Women aren't just upping their drinking, researchers say. Increasingly they are "drinking to cope," instead of for pleasure — which accelerates the risk of alcohol use disorder and its health damage.
Some doctors are seeing a disturbing spike in lethal alcoholic liver disease, especially among young women. The recent trend has been supercharged, they say, by the pandemic's isolation and pressures.
Tens of thousands of Instagram followers can't be wrong: Curiosity about the sober life is trending. Scientists say cutting out alcohol can improve your sleep and blood pressure, and help your liver.
The nine-year period ending in 2014 saw a sharp increase in the U.S. of alcohol-related visits to emergency rooms, a study finds. And binge drinking doesn't completely explain it.
Treatment for alcohol problems isn't a one-size-fits-all approach. The NIH has launched a navigator site that can help figure out the scope of the problem and find evidence-based treatment options.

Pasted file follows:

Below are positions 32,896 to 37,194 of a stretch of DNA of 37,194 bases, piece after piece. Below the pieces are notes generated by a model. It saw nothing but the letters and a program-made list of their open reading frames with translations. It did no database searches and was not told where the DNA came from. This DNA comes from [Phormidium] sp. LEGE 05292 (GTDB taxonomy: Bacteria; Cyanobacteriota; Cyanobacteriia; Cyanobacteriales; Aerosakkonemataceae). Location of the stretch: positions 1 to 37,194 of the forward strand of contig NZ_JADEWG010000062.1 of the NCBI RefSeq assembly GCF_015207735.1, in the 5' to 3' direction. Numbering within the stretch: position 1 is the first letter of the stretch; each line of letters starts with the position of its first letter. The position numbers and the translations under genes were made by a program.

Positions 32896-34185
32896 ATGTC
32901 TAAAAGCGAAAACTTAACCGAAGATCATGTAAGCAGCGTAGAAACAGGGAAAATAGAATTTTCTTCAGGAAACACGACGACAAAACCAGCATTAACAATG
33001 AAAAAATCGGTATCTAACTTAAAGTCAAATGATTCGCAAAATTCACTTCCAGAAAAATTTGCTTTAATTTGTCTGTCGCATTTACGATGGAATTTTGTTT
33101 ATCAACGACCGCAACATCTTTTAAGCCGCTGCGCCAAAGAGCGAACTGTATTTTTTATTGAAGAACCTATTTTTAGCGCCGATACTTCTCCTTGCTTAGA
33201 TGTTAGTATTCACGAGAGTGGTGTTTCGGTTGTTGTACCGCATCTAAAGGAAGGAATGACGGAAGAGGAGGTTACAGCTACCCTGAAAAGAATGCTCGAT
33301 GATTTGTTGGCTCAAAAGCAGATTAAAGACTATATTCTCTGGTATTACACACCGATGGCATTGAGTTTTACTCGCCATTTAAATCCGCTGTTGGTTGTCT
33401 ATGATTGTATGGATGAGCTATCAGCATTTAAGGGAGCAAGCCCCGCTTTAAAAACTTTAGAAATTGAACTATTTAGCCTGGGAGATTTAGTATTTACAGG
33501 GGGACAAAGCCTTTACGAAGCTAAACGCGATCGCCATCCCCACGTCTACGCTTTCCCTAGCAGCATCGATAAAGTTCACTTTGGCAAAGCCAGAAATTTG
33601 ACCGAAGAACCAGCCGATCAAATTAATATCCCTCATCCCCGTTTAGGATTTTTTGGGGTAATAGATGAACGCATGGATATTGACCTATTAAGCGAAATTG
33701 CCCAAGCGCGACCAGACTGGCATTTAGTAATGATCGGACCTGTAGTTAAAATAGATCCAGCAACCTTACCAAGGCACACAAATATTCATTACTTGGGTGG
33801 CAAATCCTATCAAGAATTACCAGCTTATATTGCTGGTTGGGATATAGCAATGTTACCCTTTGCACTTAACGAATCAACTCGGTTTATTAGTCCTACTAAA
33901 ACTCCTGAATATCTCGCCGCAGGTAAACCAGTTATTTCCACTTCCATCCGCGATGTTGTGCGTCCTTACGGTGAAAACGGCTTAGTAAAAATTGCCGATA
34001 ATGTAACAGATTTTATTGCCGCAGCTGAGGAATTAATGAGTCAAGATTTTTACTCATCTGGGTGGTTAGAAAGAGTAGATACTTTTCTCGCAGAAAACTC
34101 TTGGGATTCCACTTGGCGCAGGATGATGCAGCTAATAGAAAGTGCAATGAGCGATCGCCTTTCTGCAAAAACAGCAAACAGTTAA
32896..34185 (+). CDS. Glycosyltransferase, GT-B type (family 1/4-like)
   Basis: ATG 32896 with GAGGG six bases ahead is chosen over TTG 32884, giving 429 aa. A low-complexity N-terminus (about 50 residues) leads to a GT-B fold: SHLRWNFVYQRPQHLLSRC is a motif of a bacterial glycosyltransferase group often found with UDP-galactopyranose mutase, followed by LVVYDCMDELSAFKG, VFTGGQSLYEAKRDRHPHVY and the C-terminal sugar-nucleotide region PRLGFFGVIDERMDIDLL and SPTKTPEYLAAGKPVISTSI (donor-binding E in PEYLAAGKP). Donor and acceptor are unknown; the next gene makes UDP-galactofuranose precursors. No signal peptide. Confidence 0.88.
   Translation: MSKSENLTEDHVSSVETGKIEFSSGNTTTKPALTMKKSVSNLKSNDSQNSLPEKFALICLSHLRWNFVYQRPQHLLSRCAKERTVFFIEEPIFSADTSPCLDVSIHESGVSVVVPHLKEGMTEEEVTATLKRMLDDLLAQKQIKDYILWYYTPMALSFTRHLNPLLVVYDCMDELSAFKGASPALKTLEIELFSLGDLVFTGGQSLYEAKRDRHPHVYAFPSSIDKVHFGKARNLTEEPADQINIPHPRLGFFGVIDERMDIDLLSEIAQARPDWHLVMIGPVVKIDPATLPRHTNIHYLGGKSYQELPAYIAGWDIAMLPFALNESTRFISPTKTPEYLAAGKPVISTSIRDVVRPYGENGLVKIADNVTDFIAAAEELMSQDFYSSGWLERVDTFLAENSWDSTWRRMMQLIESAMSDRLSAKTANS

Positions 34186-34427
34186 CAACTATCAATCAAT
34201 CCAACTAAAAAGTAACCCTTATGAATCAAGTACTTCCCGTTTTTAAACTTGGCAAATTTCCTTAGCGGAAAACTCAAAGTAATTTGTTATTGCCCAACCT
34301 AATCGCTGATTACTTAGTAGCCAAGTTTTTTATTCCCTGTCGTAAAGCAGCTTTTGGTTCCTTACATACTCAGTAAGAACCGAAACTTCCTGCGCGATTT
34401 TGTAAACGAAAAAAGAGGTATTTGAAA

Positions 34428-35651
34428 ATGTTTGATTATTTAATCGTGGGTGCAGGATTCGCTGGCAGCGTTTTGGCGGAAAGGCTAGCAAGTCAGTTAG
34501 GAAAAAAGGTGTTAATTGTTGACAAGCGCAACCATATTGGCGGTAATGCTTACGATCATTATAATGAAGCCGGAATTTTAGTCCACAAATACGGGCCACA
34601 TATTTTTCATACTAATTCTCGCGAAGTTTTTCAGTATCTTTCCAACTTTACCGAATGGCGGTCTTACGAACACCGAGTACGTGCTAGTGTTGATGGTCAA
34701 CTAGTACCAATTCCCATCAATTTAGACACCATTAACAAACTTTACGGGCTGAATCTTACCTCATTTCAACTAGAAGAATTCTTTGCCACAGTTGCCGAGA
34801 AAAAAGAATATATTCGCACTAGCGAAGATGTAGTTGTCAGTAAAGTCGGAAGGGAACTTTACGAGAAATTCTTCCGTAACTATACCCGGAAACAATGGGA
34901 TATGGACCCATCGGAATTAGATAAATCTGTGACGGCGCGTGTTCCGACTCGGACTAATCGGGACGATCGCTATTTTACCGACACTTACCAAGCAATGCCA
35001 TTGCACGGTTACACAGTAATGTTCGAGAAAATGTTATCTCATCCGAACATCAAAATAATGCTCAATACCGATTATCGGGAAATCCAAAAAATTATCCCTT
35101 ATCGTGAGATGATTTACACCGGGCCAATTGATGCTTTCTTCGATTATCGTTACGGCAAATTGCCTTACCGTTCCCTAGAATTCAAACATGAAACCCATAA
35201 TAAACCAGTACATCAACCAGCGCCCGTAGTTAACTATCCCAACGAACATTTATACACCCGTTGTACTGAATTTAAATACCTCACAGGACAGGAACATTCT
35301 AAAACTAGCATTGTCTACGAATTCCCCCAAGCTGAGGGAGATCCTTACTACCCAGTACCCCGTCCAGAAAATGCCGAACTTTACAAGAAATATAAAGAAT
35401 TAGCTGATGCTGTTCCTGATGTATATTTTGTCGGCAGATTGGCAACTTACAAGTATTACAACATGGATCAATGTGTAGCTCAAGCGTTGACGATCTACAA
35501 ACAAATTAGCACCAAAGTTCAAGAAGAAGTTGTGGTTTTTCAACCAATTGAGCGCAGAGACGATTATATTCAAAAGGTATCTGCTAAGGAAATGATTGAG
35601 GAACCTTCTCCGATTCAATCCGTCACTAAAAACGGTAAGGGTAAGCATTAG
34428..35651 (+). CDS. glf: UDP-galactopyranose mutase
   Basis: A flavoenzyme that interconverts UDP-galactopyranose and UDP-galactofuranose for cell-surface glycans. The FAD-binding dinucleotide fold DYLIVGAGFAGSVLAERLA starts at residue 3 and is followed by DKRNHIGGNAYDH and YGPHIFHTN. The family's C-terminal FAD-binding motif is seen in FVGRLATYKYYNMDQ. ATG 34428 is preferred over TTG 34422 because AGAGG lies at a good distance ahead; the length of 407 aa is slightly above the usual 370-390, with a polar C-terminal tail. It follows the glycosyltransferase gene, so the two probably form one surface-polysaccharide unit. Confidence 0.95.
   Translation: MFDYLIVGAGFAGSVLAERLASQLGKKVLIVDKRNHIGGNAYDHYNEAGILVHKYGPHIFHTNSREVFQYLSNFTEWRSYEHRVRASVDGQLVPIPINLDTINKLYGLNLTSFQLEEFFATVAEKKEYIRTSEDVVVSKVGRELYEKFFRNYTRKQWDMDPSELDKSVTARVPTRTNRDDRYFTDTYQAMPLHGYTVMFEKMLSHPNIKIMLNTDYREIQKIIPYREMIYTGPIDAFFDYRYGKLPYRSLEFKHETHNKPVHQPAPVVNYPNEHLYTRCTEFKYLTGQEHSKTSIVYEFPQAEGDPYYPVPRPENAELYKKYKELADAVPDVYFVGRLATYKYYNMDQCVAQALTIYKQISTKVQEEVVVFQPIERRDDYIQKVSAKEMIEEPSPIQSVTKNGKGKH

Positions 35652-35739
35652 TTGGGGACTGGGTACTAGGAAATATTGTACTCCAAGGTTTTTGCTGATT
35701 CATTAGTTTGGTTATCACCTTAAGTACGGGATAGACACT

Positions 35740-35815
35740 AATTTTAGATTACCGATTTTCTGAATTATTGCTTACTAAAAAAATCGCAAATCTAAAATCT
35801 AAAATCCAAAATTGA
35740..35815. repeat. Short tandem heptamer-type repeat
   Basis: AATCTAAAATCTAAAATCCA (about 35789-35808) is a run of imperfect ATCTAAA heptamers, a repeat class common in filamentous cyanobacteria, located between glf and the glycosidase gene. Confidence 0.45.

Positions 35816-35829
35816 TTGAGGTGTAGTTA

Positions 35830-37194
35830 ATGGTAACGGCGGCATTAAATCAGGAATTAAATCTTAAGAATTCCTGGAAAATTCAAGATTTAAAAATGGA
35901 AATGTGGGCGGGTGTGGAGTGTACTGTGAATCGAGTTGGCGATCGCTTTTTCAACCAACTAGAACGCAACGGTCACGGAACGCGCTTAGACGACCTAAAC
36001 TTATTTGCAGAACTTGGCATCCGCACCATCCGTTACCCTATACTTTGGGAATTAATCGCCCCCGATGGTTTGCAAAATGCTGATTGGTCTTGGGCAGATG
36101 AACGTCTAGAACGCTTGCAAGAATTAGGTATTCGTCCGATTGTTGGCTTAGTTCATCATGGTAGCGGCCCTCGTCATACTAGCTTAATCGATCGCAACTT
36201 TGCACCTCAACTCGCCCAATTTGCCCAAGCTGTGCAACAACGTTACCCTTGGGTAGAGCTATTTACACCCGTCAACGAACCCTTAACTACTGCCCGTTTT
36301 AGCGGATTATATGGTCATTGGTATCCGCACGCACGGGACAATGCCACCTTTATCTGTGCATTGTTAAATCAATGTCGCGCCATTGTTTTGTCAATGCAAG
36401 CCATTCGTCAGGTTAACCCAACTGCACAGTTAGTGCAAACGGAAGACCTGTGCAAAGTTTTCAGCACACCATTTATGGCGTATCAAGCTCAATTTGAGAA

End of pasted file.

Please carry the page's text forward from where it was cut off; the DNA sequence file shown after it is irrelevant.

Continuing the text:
Binge-drinking sounds like an all-night bender, but here's a reality check: Many social drinkers may "binge" without knowing it. Women who drink four or more drinks on an occasion are binge-drinking.
A lot of people think doctors are being way too absolutist about moderate drinking in pregnancy. But the doctors say since there's no way to know what's safe, it's not worth the risk.
Think binge drinking, and college students downing cheap beer from red cups come into mind. But healthy affluent adults over 50 are more likely to drink dangerously than their peers.